Tag Archives: ipad

A story about iPad-schools in the Netherlands

Quite often you can see hurray-news being spread virally when discussing technology in education, when things go wrong or turn out less successful than planned news suddenly seem to go much less viral although you will always be able to find people who like a dig at technology-driven reform. I do think that sharing stories about reform-attempts that didn’t go so well is important. Not to say ‘haha’ or ‘duh’, but to learn from those cases. Think of it as a kind of air crash investigation, maybe we should have make such a team.

This weekend Dutch newspaper Het Parool brought a reconstruction how a new school ‘De Ontplooiing’ in Amsterdam went horribly wrong. This school has become famous as one of the very first Steve Jobs schools in the Netherlands, a school vision that heavily relied on the iPad. People from all over the world came to visit this flagship school and one of the people behind this O4NT-vision still sells this story around the globe.

But… this school is in bad shape. Het Parool describes a couple of things:

  • One element has nothing to do with the school in itself: some of the children who were brought to the school were children who were having trouble already in their original schools. This is difficult for any new school to handle.
  • There was strong vision on personalized learning, but… to much freedom, combined with floating hours, made it very difficult for children to learn. In the newspaper there are testimonies how children leaving this school who go back to ‘normal’ schools are way behind in math and reading as it was not that important.
  • Over the half of the other Steve Jobs schools in the Netherlands have left the original vision. Often not because they didn’t like the vision or because it didn’t work, but because it became to expensive to use the software and the vision of the organization.

When you look at the first element, this is something the school or the O4NT-vision couldn’t help, but the second and third element is something different. A air crash investigation team would mention probably how some of the school leaders involved were lacking experience. They would maybe also mention that the for profit-idea in education maybe didn’t help. “Lack of vision” wouldn’t be mentioned as there was truly a vision that was more than ‘use an iPad’. Some of the educational scientists in the team would point out that parts of this vision was doomed from the start, but this would probably remain a discussion, as it has been for over decades – long before the iPad was made. There are more school approaches with a lot of freedom, with strong defenders and as strong opponents.

The sad thing is – as Paul Kirschner pointed out on Twitter – that this has been experiment that went wrong for a lot of children. An experiment that never would have been possible if it were a real scientific experiment as it would never would have passed an ethical committee. Maybe the air crash investigation team could write up what not to do when trying new experiments like this. Not to make experimenting impossible, but just to make sure the changes for a next plain crashing (think Altschool, think Carpe Diem) would diminish.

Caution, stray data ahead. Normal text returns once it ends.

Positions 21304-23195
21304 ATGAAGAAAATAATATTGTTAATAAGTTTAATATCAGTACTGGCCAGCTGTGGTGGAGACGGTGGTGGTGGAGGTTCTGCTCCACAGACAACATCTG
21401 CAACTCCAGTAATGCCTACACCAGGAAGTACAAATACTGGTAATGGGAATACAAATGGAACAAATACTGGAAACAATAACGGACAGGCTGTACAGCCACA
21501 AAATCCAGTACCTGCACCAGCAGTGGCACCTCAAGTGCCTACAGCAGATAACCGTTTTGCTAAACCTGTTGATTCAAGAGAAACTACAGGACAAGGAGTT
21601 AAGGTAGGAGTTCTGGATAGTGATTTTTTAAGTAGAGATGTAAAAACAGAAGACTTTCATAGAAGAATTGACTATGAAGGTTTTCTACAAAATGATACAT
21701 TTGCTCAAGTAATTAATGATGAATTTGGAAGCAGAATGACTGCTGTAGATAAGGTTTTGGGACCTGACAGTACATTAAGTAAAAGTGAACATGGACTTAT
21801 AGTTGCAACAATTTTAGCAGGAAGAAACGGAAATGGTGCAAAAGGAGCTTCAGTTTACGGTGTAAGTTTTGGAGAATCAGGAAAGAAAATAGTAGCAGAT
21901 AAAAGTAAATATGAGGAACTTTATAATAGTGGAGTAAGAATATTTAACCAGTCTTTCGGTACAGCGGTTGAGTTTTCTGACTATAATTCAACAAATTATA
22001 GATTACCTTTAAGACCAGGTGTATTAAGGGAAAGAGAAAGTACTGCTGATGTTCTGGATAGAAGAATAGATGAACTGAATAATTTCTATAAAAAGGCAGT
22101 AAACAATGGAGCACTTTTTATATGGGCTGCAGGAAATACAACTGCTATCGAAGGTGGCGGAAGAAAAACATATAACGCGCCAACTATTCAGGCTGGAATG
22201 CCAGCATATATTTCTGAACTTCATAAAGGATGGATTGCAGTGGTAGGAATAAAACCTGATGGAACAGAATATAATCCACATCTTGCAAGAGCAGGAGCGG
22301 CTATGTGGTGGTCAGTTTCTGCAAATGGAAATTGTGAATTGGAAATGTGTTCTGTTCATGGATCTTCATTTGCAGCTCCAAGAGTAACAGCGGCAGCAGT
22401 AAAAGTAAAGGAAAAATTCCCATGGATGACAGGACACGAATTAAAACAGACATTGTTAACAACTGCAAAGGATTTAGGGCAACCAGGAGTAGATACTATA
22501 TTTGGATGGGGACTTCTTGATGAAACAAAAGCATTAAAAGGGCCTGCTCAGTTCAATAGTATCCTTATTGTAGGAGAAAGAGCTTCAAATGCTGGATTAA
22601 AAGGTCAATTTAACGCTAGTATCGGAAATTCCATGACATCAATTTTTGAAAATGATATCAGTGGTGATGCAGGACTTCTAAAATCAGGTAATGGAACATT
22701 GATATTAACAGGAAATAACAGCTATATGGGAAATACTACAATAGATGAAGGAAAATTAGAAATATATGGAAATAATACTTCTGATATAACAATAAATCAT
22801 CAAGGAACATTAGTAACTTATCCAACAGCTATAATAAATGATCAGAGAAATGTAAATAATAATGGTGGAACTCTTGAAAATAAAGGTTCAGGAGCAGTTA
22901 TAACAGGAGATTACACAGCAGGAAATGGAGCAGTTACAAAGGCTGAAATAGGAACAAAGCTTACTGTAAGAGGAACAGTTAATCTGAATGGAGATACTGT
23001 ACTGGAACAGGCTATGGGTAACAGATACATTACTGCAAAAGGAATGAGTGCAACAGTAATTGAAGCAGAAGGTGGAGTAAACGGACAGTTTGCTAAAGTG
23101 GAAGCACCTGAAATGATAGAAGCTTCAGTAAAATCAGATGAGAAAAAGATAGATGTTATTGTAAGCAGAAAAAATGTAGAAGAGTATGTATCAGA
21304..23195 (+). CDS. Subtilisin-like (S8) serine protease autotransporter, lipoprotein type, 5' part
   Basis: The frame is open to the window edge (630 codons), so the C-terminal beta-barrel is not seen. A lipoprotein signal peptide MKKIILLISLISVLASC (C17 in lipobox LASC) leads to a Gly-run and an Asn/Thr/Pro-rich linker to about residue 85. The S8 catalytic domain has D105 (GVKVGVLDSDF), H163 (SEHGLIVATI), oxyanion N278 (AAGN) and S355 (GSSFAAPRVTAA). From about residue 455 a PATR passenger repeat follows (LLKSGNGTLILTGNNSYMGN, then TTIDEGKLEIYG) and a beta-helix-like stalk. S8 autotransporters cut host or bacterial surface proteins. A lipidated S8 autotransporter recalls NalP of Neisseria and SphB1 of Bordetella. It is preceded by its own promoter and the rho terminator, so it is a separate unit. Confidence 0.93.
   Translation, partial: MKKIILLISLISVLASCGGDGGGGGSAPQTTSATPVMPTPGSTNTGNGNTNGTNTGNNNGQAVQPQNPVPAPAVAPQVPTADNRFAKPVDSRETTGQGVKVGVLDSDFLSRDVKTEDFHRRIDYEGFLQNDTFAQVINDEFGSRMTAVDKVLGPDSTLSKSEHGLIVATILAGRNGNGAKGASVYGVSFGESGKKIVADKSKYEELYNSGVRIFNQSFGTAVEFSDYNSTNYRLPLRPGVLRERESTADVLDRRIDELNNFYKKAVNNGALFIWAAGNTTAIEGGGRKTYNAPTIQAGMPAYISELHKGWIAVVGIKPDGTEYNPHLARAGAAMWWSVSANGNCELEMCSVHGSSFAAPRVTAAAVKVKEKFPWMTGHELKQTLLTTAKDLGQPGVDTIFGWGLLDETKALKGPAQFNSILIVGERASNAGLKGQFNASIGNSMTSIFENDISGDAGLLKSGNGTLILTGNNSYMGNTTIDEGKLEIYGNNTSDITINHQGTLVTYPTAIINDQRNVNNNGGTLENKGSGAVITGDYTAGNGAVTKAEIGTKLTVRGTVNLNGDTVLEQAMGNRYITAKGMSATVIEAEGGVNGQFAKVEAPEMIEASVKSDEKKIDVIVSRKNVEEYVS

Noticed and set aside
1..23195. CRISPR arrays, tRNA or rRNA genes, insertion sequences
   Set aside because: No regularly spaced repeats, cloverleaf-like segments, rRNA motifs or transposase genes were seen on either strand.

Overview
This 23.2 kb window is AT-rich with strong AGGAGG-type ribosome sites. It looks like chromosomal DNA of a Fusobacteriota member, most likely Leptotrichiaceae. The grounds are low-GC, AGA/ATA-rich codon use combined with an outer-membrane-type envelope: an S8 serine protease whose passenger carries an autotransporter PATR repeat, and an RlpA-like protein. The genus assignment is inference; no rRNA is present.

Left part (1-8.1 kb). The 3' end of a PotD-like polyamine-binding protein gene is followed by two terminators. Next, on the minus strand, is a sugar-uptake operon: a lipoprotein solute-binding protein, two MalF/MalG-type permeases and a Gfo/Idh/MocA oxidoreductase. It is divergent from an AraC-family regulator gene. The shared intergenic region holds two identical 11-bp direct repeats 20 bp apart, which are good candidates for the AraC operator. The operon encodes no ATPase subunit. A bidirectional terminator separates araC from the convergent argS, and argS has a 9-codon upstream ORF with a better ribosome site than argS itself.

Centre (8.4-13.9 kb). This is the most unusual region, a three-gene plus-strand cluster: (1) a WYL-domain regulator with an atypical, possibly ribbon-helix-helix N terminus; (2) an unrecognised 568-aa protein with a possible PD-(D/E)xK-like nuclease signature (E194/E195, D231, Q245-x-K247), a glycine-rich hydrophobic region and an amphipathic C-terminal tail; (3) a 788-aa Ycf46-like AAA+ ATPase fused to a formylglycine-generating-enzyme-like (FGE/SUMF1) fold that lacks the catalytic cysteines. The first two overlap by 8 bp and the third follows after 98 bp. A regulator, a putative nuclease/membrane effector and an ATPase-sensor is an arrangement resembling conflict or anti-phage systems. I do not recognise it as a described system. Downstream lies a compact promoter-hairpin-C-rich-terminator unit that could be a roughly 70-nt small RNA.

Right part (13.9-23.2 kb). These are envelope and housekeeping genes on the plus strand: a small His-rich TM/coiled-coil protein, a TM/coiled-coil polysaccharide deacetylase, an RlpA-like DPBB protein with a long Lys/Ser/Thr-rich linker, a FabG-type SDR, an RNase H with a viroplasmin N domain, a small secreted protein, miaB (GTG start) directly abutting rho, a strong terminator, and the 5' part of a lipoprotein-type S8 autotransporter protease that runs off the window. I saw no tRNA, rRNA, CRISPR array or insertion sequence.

(I’ve written quite a lot about these schools in the past, but most of it in Dutch. Check here and here. There is a translate button on the blog).

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Filed under Education, Technology

“Yes, iPad Apps Can Help Your Child Learn To Read”, but was this the correct question anyway?

I read a piece on FastCoLabs on research conducted by Susan B. Neuman on the effect of children working with the Learn With Homer-app. The controle group worked with another app that was on music and math. As the article describes:

“The randomized, six-week study took a sample of 95 disadvantaged students across seven different Head Start classrooms in Brooklyn and divided the children into small groups. Each of the 4- and 5-year-old students was given an iPad running either Learn With Homer or another unnamed math and music-oriented learning app. In 12-15 minute intervals, students were fully immersed, headphones and all, in these iPad-based learning environments. Adults only stepped in as needed to ensure the kids were staying on track, but did not aid directly in the learning process so as not to taint the results of the trial.”

And big news: the group who worked with the Learn With Homer-App did better on six of the seven phonological skills being measured. They were especially better in three key areas: print knowledge, phonological awareness, and letter sounds.

Well, surprise. So, kids who were trained by an app with an adult present who kept them focused on the app did better than other kids who weren’t trained. If there wouldn’t have been any difference, this would be terrible news. But wait, if you check the article, or rather the working paper without any references, because I couldn’t find any peer reviewed results yet, you can notice that although the differences were significant, the effect size was actually modest.

But was this experiment asking the right question? If people practice something I sure hope they will get better at it. But was using the app the best option? Or should the control group rather than playing another kind of app on another topic, better had received similar training on paper, or on DVD, or whatever?

So, although the title of the original article I started with is not wrong as such, it doesn’t tell us much about the question if using an app for learning instead of something else is a good idea.

Disclaimer: I didn’t say it’s by definition a bad idea, I just say we don’t know.


Filed under Research, Review, Technology